I’m a bit baffled by the amount of fuss generated by plans to re-inter Richard iii’s exhumed remains. There’s something a little odd over Roman Catholics and Anglicans, or Leicester and York squabbling over the possession of the bones of a man widely alleged by many historians to have ordered the murder of his nephews. Child killing is not generally regarded as something to boast about in either Anglican or Roman traditions.
Leaving the actual squabble to one side, I do want to comment on the mistaken preconception which seems to lie at the heart of some of the “Roman Catholic or Anglican burial” bit of the debate. Although it mainly seems to be the coin peddled by conservative Roman Catholic bloggers, there’s also an example in today’s BBC report which seems to owe at least as much to the reporter as his interviewee:
Dr John Ashdown-Hill, from Colchester, has now entered the fray saying King Richard would want a Catholic burial. … according to Dr Ashdown-Hill, Richard was “a very religious man. There is a lot of evidence that Richard III had a very serious personal faith,” he said, though added it was impossible to know what Richard III would have made of plans for burial at a non-Catholic site at York or Leicester. If Richard III had not have died, maybe the Anglican church would never have existed,” he said.
The big “what if” in that final sentence is, like most such historical “what ifs”, pretty irrelevant to the “what is” of real history. In real history, the Catholic Church in England underwent a royally commanded, but academically and episcopally led and influenced, reformation in common with many places in Europe. All the first generation of “Anglicans” – a name not then in use – were Catholics who had hitherto owed obedience to the Pope.
The change in loyalty of thousands of hitherto more-or-less papally obedient Catholics, in England and across Europe, created a division which was unknown in Richard’s day. Until the dust of the Reformation settled down there were no such thing as Catholics in contradistinction to Protestants, or Roman Catholics as they are now known by Anglicans quite insistent on taking the “catholic” adjective seriously when reciting the Apostles’ and Nicene Creeds.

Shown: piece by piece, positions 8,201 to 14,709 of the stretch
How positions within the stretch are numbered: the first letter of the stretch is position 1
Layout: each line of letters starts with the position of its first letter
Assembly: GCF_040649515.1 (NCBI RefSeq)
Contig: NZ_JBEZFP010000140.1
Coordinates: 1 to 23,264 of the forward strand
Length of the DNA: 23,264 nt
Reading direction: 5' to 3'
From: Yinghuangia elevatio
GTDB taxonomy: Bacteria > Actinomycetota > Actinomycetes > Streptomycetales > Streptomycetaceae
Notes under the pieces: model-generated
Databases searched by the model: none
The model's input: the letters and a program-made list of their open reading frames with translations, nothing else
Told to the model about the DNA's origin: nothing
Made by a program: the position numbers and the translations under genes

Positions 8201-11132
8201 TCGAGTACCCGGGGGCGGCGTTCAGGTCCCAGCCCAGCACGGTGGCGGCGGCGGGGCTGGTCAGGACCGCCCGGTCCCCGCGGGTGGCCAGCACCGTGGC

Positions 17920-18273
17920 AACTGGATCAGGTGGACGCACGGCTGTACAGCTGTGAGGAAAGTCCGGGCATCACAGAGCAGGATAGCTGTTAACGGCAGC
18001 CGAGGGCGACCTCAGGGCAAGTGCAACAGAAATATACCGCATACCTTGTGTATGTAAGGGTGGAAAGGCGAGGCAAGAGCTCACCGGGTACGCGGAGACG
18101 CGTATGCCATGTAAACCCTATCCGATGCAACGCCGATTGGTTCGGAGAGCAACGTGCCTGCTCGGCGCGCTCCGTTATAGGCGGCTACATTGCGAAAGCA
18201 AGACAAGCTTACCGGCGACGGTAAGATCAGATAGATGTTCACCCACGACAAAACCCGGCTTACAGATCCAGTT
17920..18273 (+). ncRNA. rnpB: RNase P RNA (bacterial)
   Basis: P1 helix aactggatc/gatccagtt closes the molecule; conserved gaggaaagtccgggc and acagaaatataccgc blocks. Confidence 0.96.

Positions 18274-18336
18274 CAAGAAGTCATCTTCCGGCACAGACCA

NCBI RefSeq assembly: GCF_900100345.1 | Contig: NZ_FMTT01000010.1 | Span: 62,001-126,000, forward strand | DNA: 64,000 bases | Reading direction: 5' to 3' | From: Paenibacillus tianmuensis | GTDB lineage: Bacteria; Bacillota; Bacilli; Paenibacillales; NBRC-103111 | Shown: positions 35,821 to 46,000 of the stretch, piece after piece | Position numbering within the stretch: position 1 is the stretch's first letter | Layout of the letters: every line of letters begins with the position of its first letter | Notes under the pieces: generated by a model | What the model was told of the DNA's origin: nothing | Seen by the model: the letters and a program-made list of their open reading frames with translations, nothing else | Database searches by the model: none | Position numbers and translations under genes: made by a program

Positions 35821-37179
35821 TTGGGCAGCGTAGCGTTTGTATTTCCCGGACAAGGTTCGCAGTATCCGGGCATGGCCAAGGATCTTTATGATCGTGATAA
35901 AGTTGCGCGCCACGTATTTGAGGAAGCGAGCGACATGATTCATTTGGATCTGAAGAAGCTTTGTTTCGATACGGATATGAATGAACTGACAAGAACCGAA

Richard was an English Catholic of the 15th century whether “a very religious man”, an ambitious child-killer, or even both. It is impossible to say whether he would have been a monarch on the side of evangelical reformation, or papalist continuity. Other English and European monarchs and princes took different stances. Because of that the claim that he should be regarded today as either Roman Catholic or Anglican is simply anachronistic, and bad history.
The precedent of the sailor from the Mary Rose seems regularly to get a mention in this context. That was done according to the Sarum rite (a local English variation of the pre-Tridentine Roman rite) but the requiem was celebrated by the Anglican Provost of Portsmouth, with participation from his Roman Catholic opposite number. That seems tacitly to acknowledge that Christians who later divided can co-operate rather than squabble over putting someone’s remains back in the earth when that someone predated the divisions that now exist. But perhaps when royalty is involved, there’s also been a long tradition of people losing their heads.